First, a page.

df and du commands hanging/very slow and not displaying all info

I have developed a Synology Package to move Packages from a volume to another. He suddenly became very slow when trying to display the list of Packages and Volumes existing on my NAS. I finally found that it was due to mount points not accessible and making the ‘df’ command not responsive.

Click to Read More

In my Package, named Package Mover (See Blog’s menu SPK Server), I am using the command ‘df’ to list the existing Volumes. This is the one that was extremely slow.

To investigate the problem, I did display the errors of the System Kernel with the command ‘dmesg’ and found plenty of messages like ”CIFS VFS: Unexpected lookup error -112″

I also noticed that when ‘df’ was finally displaying results, there was no information about the volume1.

As by accident, I remembered that I did use CIFS VFS to recently mount some shared drives of a remote Windows Server, I checked if there was any issue with those. And there was:

xxxx:~# ls -la /volume1/mount/Storage/
ls: cannot access /volume1/mount/Storage/Movies: Host is down
ls: cannot access /volume1/mount/Storage/Series TV: Host is down
ls: cannot access /volume1/mount/Storage/Series: Host is down

total 0
drwx——+ 1 admin users 42 Oct 15 19:00 .
d———+ 1 root root 42 Oct 14 11:56 ..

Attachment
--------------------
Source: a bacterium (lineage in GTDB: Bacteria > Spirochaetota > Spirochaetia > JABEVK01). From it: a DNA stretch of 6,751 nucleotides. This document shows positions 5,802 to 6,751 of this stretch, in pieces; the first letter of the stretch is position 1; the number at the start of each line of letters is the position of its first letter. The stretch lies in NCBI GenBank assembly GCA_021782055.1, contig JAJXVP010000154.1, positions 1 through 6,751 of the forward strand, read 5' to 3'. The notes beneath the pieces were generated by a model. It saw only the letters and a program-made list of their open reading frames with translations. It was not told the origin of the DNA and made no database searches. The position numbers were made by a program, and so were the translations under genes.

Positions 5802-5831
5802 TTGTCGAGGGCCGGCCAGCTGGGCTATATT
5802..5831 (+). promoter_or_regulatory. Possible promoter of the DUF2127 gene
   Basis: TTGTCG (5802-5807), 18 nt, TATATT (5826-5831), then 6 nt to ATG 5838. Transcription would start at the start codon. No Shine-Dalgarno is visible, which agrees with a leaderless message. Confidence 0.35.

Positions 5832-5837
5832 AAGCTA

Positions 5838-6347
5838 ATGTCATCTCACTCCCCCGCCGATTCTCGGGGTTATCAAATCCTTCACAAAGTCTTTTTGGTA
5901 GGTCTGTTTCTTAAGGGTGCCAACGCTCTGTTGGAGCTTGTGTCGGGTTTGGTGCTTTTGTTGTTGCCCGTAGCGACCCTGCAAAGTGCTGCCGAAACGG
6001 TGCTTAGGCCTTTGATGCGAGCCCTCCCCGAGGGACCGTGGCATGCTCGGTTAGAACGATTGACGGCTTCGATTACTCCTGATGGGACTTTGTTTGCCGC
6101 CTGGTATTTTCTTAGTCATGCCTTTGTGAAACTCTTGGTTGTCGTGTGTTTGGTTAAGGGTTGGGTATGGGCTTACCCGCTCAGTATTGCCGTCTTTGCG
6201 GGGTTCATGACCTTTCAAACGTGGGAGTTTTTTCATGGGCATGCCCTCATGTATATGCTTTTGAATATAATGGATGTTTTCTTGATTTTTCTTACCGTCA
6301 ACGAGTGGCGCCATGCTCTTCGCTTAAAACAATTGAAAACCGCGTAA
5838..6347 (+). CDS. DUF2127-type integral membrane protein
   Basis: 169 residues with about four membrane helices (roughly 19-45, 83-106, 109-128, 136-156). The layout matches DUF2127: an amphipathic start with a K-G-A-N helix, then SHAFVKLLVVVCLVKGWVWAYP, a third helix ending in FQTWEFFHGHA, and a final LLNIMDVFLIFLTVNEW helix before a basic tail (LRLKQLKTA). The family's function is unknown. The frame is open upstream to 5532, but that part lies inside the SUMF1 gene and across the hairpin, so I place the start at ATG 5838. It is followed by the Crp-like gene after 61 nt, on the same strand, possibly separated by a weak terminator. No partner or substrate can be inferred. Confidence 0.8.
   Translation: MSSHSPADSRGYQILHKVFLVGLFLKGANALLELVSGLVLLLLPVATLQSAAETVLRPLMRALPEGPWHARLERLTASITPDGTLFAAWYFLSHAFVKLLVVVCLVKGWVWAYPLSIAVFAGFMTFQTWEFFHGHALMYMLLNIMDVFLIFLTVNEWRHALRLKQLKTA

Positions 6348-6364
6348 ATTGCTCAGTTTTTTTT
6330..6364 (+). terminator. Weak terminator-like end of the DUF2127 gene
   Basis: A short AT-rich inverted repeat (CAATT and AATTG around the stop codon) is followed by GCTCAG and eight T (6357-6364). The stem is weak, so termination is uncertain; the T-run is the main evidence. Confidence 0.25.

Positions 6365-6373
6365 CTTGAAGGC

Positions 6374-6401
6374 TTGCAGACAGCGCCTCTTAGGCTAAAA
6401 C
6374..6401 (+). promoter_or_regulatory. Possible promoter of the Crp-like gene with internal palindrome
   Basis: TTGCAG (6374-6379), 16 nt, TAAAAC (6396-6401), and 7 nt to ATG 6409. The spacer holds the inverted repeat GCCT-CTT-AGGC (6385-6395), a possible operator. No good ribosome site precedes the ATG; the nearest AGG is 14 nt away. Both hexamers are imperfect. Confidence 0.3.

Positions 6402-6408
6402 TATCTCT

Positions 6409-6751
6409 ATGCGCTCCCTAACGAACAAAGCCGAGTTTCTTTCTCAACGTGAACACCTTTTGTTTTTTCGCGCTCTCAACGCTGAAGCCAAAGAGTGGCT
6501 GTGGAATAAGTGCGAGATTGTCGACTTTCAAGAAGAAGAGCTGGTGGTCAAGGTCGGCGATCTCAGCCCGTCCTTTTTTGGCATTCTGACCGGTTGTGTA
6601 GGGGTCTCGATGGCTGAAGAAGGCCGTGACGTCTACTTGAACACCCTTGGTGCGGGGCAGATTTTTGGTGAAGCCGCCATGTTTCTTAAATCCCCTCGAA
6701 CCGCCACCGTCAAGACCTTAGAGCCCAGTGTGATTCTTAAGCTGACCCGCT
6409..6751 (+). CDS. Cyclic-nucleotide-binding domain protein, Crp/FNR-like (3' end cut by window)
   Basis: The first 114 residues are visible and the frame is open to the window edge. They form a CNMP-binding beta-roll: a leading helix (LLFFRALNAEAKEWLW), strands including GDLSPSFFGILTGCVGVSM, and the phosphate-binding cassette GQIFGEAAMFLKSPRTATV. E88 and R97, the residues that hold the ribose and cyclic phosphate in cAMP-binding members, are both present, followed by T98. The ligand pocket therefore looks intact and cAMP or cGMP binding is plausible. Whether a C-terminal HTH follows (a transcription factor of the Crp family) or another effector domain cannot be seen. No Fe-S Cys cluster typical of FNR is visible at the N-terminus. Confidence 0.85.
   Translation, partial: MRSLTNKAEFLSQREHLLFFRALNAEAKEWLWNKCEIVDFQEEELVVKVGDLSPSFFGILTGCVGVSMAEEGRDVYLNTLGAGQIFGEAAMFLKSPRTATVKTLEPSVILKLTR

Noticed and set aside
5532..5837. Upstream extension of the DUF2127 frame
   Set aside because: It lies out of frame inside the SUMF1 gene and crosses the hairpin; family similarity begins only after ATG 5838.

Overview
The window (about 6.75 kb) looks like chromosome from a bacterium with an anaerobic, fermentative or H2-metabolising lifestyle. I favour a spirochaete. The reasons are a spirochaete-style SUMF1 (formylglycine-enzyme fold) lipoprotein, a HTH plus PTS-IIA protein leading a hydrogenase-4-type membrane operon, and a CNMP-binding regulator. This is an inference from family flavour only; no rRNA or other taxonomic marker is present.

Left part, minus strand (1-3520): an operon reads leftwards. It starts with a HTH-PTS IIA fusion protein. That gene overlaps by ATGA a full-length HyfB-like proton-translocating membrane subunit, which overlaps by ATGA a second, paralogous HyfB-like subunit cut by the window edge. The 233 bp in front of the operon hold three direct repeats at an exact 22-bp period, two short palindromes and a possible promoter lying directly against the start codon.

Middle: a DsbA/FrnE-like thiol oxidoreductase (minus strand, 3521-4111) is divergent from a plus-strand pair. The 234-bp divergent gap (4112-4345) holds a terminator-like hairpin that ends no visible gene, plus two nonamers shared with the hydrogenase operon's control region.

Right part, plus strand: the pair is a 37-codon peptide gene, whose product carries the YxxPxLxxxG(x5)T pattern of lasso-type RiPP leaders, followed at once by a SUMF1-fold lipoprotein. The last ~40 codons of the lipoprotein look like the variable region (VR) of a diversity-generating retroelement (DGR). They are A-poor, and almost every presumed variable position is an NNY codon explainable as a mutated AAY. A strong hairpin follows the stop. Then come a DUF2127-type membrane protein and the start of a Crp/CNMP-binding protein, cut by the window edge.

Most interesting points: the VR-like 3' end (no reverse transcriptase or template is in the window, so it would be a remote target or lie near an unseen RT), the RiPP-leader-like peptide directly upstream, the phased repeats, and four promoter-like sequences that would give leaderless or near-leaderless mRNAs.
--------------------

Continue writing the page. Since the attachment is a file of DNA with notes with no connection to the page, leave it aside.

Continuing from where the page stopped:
d?????????? ? ? ? ? ? Movies
d?????????? ? ? ? ? ? Series
d?????????? ? ? ? ? ? Series TV

I noticed how serious was this issue when my shell crashed while trying to autocomplete the name of a mounted folder:

umount /volume1/mount/Storage/^C
malloc: unknown:0: assertion botched
free: called with unallocated block argument
last command: ls /volume1/mount/
Aborting…Aborted (core dumped)

=> Shell killed !!

So, I did unmount and delete all the subfolders, and the problem disappeared

xxx:~# umount /volume1/mount/Storage/Movies
xxx:~# umount /volume1/mount/Storage/Series
xxx:~# umount /volume1/mount/Storage/Series\ TV
xxx:~# ls /volume1/mount/Storage/
Movies Series Series TV
xxx:~# rm -R /volume1/mount/Storage/Movies
xxx:~# rm -R /volume1/mount/Storage/Series
xxx:~# rm -R /volume1/mount/Storage/Series\ TV
xxx:~# ls /volume1/mount/Storage/

Now, ‘df’ executes within a ms and lists all the expected information!





Leave a Reply

Your email address will not be published. Required fields are marked *